Interestingly, when we compared the ratio of Public-Rank to Friends-Rank click-throughs to the number of friends the user follows on Twitter™ we found a correlation coefficient of −0.89, suggesting that users with more friends tend to be more inclined to benefit from the Friends-Rank recommendations, compared to the recommendations derived from the public timeline.

Although this user study was preliminary, the recommender system was well received and we found that participants preferred the Twitter™-based recommendation strategies. The system feed provided the participants with interesting and topical articles that were viewed in greater detail by clicking-through to the full article text.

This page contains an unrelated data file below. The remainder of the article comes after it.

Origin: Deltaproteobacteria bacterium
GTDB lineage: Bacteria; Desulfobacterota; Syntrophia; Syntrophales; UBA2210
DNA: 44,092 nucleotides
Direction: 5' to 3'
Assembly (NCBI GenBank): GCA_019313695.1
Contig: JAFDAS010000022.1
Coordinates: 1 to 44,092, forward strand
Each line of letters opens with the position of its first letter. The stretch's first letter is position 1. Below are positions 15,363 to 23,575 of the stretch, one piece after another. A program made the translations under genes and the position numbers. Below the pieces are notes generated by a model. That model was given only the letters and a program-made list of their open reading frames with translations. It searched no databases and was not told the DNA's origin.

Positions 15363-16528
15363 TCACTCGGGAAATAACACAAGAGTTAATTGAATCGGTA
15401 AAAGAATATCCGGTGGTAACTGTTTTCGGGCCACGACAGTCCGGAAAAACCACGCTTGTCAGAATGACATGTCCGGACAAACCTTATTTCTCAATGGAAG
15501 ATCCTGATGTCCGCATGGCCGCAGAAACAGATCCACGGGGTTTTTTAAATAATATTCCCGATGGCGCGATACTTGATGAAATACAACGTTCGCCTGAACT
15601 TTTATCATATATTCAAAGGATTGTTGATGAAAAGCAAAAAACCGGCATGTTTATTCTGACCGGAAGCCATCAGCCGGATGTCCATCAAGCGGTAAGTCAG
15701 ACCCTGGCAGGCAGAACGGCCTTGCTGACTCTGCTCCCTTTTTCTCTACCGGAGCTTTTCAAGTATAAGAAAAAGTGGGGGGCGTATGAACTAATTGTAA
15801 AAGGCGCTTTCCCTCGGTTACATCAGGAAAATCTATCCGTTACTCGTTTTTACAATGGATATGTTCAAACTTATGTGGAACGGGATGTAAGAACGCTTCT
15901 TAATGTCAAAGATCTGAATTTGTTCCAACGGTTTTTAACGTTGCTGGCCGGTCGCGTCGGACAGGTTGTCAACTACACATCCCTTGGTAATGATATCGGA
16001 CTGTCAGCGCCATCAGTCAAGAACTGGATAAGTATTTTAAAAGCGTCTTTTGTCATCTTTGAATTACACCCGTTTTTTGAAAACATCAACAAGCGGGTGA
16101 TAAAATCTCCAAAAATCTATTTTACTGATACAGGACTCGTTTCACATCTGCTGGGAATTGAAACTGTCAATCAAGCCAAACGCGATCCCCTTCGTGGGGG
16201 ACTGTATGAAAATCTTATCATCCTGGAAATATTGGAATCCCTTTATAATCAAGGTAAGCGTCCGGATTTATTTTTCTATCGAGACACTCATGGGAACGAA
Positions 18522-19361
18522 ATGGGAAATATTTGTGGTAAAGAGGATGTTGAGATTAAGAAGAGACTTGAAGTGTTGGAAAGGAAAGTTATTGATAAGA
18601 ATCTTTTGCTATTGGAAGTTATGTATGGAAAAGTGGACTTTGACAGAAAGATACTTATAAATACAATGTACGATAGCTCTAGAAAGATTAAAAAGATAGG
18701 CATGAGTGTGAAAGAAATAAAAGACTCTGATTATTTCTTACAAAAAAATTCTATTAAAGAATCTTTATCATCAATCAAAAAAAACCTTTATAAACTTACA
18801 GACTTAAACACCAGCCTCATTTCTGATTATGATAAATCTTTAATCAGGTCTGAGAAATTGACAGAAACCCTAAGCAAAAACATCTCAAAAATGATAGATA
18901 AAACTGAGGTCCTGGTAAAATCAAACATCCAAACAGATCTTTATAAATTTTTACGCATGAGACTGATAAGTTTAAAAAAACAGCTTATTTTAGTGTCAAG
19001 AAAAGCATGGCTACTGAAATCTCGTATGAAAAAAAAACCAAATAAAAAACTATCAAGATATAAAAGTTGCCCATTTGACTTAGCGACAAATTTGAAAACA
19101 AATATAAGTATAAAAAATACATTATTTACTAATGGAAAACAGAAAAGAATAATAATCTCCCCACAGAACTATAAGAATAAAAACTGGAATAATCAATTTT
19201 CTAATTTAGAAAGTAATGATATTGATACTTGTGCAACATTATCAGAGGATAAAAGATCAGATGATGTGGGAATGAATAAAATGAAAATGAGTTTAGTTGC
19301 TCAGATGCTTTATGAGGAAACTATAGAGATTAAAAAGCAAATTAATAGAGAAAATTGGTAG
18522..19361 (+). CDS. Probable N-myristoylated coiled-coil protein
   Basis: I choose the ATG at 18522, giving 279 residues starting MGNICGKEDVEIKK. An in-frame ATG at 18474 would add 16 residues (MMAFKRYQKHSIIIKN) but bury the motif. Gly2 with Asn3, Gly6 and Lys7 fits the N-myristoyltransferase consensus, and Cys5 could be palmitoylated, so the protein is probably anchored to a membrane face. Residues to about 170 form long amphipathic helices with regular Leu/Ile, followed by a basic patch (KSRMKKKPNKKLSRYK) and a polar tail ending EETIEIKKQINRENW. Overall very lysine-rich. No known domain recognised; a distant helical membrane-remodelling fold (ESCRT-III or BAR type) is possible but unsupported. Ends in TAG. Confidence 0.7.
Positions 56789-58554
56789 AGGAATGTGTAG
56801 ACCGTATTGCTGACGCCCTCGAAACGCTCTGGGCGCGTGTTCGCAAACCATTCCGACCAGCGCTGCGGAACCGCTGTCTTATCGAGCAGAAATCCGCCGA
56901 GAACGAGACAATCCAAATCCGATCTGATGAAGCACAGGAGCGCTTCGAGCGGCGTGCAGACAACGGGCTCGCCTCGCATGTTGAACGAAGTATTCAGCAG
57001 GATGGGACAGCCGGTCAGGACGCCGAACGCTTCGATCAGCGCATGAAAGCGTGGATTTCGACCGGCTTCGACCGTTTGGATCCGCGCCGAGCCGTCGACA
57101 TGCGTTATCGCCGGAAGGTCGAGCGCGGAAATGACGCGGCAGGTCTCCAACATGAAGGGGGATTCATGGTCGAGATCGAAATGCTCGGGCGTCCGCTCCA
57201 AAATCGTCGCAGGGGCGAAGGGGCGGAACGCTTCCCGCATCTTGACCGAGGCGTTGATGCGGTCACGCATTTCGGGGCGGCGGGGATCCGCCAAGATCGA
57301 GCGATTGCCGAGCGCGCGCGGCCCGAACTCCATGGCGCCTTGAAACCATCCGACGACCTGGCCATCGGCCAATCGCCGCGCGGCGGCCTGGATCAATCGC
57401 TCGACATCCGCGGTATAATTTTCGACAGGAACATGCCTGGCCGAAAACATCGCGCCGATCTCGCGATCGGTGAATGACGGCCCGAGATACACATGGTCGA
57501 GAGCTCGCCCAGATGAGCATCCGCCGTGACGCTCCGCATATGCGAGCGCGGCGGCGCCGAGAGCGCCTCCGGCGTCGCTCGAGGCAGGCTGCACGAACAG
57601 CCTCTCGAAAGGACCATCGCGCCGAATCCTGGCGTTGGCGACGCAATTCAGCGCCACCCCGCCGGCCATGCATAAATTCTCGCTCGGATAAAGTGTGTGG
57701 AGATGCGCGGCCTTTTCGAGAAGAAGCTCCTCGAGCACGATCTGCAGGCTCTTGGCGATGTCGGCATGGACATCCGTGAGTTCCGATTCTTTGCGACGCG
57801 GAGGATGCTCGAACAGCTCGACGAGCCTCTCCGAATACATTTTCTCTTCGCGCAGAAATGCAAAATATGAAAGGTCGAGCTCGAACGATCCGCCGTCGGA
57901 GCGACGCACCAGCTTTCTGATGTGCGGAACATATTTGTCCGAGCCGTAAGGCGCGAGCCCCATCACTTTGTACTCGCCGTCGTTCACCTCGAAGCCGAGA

It will be appreciated that the system harnesses real-time data as the basis for ranking and recommending articles from a collection of information feeds. The system provides considerable opportunity for further innovation and experimentation as a test-bed for real-time recommendation. The feedback options may be extended to facilitate negative as well as positive feedback. There are also many ways in which the content-based recommendation technique may be improved. For example, moving from single terms to bi-grams or even tri-grams may provide a way to capture more meaningful phrases from information sources to further improve the recommendation ranking. Moreover, the system has the potential to act as a collaborative news service with a number of opportunities to provide additional recommendation services such as recommending new information feeds to users or recommending relevant people to follow.

Second User Evaluation